Jeff is the author of Actionable Agile tools (available on Amazon, and direct from the author at bit.ly/aatbook).
The Agile Coach team, at that time, had 9 people. And they all saw different problems in the organization. They struggled with slow decision making, problems at the team level, but when it came to seeing solutions, they all saw different approaches.
Over time, they recognized they needed to coordinate their work to be successful. If nothing else, because several teams needed to be involved in solving some of the problems the organization was facing.
The coaches started asking themselves: “Are we really performing as a team?”
This was what started the need for regular collaboration between the coaches.
At first, they started by having a regular get-together with the team of coaches.
Helping the organization see the whole, even when tackling local problems
During those regular meetings, the coaches started to observe that the teams were in conflict with each other even when trying to work on the same problems. We discuss what were the reasons for that conflict, and highlight how the locally-focused view of the teams (local optimization) led to conflicting solutions, even when they were working to solve the same problems.
This is where the Agile Coach community helped, by helping the teams “see the whole” and take into account other teams in their solution design.
Showing the value of an Agile Coach community to your boss
As it often happens, the value of Agile Coaches or Scrum Masters is questioned, and we must be ready to show the value that this community brings to the teams and the company.
In this segment, we talk to Samantha and Jeff about how they were able to show the value of the Agile Coach community, and the role that the lead in the Agile Coach community played in preparing the coaches to deliberately measure and show the value they were creating.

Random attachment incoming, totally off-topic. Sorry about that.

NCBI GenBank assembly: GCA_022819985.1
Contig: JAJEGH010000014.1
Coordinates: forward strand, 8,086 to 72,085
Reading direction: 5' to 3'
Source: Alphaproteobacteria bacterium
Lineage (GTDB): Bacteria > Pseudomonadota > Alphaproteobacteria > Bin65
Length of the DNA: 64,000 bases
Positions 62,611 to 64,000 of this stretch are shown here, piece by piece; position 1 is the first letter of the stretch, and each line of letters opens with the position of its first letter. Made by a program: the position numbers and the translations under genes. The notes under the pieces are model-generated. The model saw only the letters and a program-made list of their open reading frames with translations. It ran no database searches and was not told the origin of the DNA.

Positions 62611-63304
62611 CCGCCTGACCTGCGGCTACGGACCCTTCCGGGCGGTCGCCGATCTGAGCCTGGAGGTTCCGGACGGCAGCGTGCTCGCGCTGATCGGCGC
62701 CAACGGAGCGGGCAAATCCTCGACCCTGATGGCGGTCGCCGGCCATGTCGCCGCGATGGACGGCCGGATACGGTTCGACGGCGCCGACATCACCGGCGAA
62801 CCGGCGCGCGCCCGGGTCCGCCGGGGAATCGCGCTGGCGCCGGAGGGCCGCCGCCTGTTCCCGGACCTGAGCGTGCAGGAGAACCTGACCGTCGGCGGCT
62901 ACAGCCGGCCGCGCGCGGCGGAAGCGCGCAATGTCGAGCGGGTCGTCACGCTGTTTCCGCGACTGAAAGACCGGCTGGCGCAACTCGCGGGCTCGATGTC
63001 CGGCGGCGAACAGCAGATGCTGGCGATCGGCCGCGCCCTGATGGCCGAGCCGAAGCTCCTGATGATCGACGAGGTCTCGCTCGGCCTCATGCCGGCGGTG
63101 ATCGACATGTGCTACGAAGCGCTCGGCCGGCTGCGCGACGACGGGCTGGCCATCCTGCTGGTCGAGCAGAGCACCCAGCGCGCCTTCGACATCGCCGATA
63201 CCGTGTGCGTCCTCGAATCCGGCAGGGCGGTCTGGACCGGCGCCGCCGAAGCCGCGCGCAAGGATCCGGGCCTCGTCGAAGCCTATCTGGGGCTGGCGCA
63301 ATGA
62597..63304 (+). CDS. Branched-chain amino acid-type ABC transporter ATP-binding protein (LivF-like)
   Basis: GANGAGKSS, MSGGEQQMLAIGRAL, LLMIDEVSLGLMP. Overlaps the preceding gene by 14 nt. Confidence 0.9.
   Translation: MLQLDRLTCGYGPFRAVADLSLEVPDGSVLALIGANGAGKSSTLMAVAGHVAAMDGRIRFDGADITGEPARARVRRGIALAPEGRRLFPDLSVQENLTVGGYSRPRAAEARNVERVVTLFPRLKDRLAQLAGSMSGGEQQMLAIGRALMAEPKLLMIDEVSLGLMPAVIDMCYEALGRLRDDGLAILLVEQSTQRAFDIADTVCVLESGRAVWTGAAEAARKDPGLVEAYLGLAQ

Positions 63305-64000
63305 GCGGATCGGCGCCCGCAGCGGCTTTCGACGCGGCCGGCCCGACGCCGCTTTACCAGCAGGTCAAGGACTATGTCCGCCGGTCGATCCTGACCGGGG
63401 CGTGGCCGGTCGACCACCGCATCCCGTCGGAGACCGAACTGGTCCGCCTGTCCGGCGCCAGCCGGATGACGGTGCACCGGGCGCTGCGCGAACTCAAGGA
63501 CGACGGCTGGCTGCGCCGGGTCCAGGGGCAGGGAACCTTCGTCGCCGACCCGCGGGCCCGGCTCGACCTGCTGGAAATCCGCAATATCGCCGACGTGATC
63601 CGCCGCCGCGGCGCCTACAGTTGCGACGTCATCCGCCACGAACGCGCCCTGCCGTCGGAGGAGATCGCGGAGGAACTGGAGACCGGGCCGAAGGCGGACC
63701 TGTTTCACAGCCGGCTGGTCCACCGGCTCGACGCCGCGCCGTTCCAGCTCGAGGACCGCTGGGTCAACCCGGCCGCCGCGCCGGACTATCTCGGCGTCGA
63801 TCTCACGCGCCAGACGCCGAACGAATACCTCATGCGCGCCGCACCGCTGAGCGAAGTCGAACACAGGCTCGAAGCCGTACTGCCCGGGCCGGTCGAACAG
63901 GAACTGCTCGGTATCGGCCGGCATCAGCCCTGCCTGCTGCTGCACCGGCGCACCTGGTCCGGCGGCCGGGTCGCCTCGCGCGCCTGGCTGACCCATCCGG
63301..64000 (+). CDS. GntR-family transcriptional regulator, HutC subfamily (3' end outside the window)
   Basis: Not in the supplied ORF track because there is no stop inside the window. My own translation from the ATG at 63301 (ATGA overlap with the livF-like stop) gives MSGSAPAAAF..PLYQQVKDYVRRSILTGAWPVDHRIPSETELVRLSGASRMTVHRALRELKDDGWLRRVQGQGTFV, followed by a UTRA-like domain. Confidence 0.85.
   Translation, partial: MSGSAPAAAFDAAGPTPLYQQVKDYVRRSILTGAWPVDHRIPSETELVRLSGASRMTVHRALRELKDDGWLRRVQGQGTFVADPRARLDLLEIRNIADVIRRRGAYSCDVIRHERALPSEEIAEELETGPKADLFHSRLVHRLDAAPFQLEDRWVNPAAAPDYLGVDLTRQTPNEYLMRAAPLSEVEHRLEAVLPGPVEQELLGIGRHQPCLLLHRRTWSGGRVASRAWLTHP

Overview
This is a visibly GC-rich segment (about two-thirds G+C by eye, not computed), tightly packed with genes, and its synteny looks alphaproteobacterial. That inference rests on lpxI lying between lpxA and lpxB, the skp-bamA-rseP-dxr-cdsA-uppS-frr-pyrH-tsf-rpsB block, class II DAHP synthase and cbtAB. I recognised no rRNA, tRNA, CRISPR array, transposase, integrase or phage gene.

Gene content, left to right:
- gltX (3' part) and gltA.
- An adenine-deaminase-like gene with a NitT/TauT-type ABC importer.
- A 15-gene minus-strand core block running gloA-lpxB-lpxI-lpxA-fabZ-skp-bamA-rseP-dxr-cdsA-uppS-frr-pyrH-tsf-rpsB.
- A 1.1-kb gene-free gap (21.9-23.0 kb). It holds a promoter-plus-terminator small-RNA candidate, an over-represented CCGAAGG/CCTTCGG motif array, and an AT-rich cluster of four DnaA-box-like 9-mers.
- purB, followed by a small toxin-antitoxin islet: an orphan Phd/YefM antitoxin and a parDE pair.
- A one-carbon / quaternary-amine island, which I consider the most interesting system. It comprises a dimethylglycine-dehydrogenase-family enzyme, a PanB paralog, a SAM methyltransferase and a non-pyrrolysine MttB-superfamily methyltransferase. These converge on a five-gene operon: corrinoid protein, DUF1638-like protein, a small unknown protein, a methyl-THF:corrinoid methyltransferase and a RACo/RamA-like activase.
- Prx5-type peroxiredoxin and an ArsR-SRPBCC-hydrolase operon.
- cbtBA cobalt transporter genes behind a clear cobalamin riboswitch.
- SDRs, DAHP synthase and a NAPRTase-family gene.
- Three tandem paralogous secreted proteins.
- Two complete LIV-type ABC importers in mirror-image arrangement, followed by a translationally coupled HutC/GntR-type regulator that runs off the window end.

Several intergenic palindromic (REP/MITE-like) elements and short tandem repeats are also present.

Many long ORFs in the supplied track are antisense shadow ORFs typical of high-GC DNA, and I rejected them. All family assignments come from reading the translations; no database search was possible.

Herding cats: the nature of working with a group of leaders
Agile Coaches and Scrum Masters are leaders in the most practice sense of the word: they work with people in the organization to help them grow and succeed at work. However, the flip side is that by being leaders and focusing on helping teams, we often forget that we also need to be team members, in the coaching team. Therefore, working with a team of Agile Coaches or Scrum Masters will never be easy. In this segment, we explore what Samantha and Jeff have learned about the process of working with a team of coaches and offer some tips on how to achieve that.
In this segment, we talk about the Gallup Strengths finder tool, which helped this team of coaches find the aspects each could bring to the team and therefore collaborate better.
How to get started creating a community of Agile Coaches in your organization
We end this episode by talking about how we can get started creating our own community of Agile Coaches in our organization. Samantha and Jeff share their tips and lessons learned and we focus especially on the aspect of “teaming”, making this team work well together and have an impact.
About Samantha Corbett and Jeff Campbell
Samantha Corbett is an Agile Coach at Meltwater. She previously worked in IT project management. Samantha credits finding agile and lean as the exciting alternative from the traditional 9-5. At Meltwater she has been focused on training, coaching, and developing the Platform business unit.
You can link with Samantha Corbett on LinkedIn.
Jeff Campbell is an Agile Coach who considers the discovery of Agile and Lean to be one of the most defining moments of his life and considers helping others to improve their working life not to simply be a job, but a social responsibility.
He is the author of actionable agile tools, which you can get on Amazon and directly from the author at bit.ly/aatbook
As an Agile Coach, he has worked with driving Agile transformations in organizations both small and large.